Sunday, 27 June 2010


I remember my Dad incinerating wasps with the ‘jerrycan’, gingerly pouring petrol into the mouth of a nest, stuffing in tubes of newspaper and setting it alight. Back in those days this was probably bona fide military surplus. Then he upgraded to a paraffin powered flamethrower, designed for weed control. With a flame of 3 feet, splayed out by a hood at the front, the wasps stood little chance as he advanced.

Roll on 50 years and I’ve developed into a bit of a softie, referring to weeds as wild flowers and unlikely to kill or poison anything. When I saw the beautifully formed nest just above our front door I was thrilled – busy wasps welding wood pulp and saliva into layers of a paper-like semisphere. The hole in the middle looked a bit like a nipple on an ever expanding breast.

My inclination was to leave it be, until the colony died out in the winter and the queen moved on, but this was midsummer and alarm bells were sounding. They couldn’t have chosen a more threatening site, directly above the front door, where people pull on the bell and visitors are greeted.

It doubled in size in the space of a week. One of the pest control websites warned that ‘by the time September comes the nest can be as large as a small armchair with 10,000 wasps using it’!

During summer the wasps are busy chasing food and rearing the young but come autumn, their life’s work complete, they retire and binge on fermenting fruit. The thought of aggressive, drunken wasps falling down the back of a shirt didn’t bear contemplation. A single sting to my forehead last year had sealed one eye for several days – children would run away from me.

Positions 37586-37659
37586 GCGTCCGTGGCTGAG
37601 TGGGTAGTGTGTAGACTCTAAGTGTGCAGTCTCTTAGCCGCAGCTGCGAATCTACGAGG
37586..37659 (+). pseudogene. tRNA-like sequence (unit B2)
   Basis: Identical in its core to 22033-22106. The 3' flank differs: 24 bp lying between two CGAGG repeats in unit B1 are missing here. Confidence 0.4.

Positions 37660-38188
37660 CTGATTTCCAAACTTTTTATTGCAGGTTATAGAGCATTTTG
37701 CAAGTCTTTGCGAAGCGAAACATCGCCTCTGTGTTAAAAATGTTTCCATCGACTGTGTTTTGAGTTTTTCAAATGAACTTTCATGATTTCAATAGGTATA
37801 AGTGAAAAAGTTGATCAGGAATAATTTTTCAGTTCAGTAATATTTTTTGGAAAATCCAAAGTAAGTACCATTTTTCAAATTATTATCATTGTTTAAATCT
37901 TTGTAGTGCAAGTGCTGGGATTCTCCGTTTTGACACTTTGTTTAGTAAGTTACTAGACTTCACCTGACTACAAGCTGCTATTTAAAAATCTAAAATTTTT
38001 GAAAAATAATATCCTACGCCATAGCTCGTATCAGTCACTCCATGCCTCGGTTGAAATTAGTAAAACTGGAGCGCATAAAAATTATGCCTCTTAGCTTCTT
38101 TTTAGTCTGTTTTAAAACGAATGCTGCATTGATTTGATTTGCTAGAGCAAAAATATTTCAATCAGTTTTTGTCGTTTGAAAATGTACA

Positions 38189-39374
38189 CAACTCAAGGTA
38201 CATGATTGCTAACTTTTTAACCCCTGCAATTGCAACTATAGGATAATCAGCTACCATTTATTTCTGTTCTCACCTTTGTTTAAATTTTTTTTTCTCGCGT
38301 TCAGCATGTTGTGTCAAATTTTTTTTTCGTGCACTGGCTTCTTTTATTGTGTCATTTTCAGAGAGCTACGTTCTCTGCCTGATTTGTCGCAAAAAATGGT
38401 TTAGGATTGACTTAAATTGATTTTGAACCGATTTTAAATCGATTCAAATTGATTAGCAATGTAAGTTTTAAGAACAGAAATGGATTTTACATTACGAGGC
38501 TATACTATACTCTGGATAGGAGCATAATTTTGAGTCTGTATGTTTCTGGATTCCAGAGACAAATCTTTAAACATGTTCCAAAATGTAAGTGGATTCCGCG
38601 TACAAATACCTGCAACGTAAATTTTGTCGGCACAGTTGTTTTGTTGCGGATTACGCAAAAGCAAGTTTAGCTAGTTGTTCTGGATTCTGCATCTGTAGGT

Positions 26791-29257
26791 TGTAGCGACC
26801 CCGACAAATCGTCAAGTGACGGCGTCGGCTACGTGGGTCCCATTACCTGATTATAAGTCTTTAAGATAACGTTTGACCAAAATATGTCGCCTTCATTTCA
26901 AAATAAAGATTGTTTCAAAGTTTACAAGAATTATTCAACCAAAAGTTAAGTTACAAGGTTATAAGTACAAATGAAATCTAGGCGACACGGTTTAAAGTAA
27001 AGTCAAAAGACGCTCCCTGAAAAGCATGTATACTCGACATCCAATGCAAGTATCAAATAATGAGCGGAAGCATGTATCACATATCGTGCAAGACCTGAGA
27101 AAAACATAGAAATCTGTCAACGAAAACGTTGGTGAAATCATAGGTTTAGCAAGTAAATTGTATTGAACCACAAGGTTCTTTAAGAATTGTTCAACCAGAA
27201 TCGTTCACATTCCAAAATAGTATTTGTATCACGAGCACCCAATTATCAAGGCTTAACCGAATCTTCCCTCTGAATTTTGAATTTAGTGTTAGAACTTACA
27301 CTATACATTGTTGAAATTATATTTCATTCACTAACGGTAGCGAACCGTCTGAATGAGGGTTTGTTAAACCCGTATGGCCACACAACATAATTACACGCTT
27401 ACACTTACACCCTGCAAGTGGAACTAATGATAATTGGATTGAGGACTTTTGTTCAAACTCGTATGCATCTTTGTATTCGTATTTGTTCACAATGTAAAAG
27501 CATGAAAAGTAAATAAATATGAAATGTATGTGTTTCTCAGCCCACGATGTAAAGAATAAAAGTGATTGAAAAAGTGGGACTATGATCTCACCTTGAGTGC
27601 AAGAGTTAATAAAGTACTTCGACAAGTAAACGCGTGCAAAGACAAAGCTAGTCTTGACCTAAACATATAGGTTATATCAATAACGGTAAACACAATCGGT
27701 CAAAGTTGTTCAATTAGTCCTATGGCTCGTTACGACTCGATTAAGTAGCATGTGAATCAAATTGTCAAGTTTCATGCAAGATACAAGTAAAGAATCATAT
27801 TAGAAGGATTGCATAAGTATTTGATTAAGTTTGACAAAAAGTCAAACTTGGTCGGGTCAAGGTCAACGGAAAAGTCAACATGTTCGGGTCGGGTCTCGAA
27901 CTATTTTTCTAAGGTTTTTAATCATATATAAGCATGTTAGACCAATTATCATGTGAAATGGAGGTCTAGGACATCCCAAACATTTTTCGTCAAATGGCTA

Decision made, the killer product was researched and selected. An aerosol for amateur use, spraying a sticky foam 3 metres and enveloping the nest. Thick jeans into wellies, belted jumper, gauntlets with elastic round the cuffs, foreign legion peaked cap with hood covered in fine mesh tucked into the zipped-up jumper – beads of sweat were forming, in part from the anticipation.

A few steps up the ladder at dusk and a blast of foam was all it took. Later, from an upstairs window, I watched a squadron of returning workers buzzing round the nest. Some blobs of foam fell to the ground but no wasps could get in and none could get out. I hate to think what it must have been like inside the nest.

What would St Francis have done, in this, the international year of biodiversity?

Huw - 27th June 2010

Friday, 25 June 2010

Strawberry Season

Who does not love strawberries...well just right now it is probably Haydn. When will they stop he moans? The season started in earnest about 2 weeks ago. At first it was fun picking some for supper, some for our lucky guests, leaving a few for the wild life, the chickens and ducks. Then we realised we had to go further. Our guests got a punnet a day, our farmer likewise and his shearing friends, then the postman, then other farmers in the lane, then friends, then the dentist. Each delivery would bring a smile to people’s faces. Sometimes we were able to exchange for onions, mushrooms, balsamic vinegar, coriander and basil. Some we were able to sell to those enthusiastic jam makers (I still have some of last year’s jam in the cupboard)

We still have more than we need to so have resorted to purees, and preserving them in Sherry and more recently vodka. There is little time in the day to do anything else but pick strawberries, about 6 kilos a day. So if you have any suggestions what to do with them next..let us know.